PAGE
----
20. Mark a line across your piece 1/4″ away from and on the exposed wadding side of your sewing line (indicated by pins), as shown. Then remove these pins.

21. Take one caravan print fabric rectangle (5 1/2″ X 11″ – No.11. above) and lay it along your marked line (No. 20. above) wrong side up, as shown.

22. Pin and sew 1/4″ from edge, as shown.

23. Flip the print fabric rectangle over. Press, Baste stitch in the ditch and quilt with lines 2″ apart.

24. Trim the ends of your strip 6″ from the sewing line where the solid + print fabrics join, as shown.

Repeat Steps 20, 21, 22, 23, 24 for the opposite side of strip.

25. Trim sides of Strip to 9 1/2″ wide and set aside.

Set Aside.


Cut the Window pieces using the templates on page 7 of your pattern and assemble as follows:

26. Take one Window Part 1 piece and two `window Part 2 pieces.

27. Join with 1/4″ seam and press seams away from centre, as shown.

front and back

28. Take two Window Part 3 pieces and two Window Part 4 pieces. Fold lengthways and press.

29. Sew the Window Part 3 pieces to the Window Part 2 pieces with raw edges adjoining, as shown.


30. Press seams towards centre, as shown.

back and front

31. Take two Window Part 2 pieces and sew to the top and bottom of window, as shown, ensuring you have a 1/4″ overlap at every side.

32. Press seams towards centre and set aside.
front and back



Cut the Round Window pieces using the templates on page 4 of your pattern and cut two rectangles of fabric 3 1/4″ X 2″. The larger circle will be the window frame and the smaller circle the ‘glass’. The rectangular pieces are curtains. Assemble as follows:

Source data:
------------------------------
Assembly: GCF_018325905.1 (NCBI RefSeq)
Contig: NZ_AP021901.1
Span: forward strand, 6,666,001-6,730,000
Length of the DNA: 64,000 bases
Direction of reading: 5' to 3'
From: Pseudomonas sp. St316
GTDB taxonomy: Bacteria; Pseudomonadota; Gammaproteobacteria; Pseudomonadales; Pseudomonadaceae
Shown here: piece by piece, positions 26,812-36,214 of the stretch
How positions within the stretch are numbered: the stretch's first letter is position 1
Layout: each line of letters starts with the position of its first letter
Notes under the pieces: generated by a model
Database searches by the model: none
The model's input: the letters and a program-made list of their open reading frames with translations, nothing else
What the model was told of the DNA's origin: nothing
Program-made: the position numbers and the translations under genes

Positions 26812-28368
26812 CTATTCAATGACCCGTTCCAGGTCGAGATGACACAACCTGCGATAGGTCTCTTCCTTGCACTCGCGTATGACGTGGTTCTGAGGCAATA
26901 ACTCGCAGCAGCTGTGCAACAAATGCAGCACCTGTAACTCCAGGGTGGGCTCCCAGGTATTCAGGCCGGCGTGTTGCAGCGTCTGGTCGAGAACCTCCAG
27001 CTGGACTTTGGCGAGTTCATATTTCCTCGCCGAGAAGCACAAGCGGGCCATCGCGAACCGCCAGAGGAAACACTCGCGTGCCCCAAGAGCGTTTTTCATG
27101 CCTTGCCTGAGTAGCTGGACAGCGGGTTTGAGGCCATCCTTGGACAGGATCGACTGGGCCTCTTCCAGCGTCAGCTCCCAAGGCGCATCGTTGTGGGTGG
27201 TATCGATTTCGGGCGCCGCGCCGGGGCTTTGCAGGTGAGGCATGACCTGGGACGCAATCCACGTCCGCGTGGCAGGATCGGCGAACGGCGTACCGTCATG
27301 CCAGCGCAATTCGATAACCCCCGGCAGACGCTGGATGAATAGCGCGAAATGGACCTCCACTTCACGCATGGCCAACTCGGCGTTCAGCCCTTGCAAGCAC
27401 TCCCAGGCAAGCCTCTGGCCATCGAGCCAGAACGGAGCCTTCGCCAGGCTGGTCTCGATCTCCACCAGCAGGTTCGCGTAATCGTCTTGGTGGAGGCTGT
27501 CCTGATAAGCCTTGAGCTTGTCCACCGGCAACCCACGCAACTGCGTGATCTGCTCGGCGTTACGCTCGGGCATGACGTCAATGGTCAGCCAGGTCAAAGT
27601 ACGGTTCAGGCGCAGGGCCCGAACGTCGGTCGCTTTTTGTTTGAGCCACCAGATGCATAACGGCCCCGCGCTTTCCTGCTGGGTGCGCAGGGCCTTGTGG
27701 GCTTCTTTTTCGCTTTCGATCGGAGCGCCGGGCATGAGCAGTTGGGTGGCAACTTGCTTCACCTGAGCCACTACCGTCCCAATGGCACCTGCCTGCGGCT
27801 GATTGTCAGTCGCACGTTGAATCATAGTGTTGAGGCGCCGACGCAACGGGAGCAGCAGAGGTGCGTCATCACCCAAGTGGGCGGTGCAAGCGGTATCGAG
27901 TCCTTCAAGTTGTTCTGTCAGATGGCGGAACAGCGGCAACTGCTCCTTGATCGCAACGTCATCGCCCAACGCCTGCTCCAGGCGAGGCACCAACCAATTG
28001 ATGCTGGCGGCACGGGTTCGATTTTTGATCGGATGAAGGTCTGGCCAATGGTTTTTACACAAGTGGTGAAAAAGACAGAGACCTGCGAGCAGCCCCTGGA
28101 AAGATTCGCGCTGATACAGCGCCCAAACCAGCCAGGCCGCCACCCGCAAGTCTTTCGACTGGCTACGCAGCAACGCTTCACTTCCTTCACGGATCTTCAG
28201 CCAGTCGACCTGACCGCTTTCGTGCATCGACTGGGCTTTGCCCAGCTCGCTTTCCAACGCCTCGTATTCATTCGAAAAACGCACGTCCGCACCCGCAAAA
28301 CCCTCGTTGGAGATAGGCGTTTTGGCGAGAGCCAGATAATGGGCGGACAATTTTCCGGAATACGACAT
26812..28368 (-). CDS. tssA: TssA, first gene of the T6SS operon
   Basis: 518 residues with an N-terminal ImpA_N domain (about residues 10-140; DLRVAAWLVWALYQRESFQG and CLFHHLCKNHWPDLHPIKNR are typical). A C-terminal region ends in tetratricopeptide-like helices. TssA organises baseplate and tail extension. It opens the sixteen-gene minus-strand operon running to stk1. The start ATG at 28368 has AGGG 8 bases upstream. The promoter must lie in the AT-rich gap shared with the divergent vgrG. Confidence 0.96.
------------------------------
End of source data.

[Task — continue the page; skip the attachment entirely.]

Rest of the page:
33. Take your smaller (3 1/2″) Round Window piece and one 3 1/4″ X 2″ rectangle. Lay the rectangle across the circle wrong side up, as shown.

34. Sew with 1/4″ seam, as shown.

35. Flip over your rectangle and press, as shown.

36. Turn over and trim your rectangle to match the edge of the circle, as shown.

37. Take your second 3 1/4″ X 2″ rectangle and position it wrong side up. Position the rectangle so that one corner overlaps the piece sewn in step 34. above and one corner touches the edge of your circle, as shown.

38. Sew with 1/4″ seam, as shown.

39. Repeat steps 35 and 36, as shown.

40. Trim away excess fabric from back, as shown, and set aside.

41. Go back to your Round Window paper pattern pieces. Cut off the seam allowance by cutting on the sewing line. Using these as templates, cut circles from card, as shown.

42. Take a piece of aluminium foil larger than your circles. Lay your Outer Window fabric circle on the foil wrong side up. Lay your Outer Window card circle on the centre of your fabric, as shown.

43. Carefully fold your foil tightly over the edges of the card circle – this is folding the fabric edges at the same time – and press.

44. Separate your foil, card and fabric carefully and set aside your fabric circle.

45. Repeat steps 42, 43 and 44 using your Inner Window piece from step 40.

46. Sew your Inner Window onto your Outer Window.

Set aside.



Cut out the door parts using the templates on page 6 of your pattern and assemble as follows:
47. Press and attach each Door Part 2 to the sides of Door Part 1 in the same way as steps 29. and 30. above.

48. Press and attach Door Part 3 to Door in the same way as steps 30. and 31. above.


49. Take the Round Window you made in Stage Four and hand or machine stitch onto door as shown.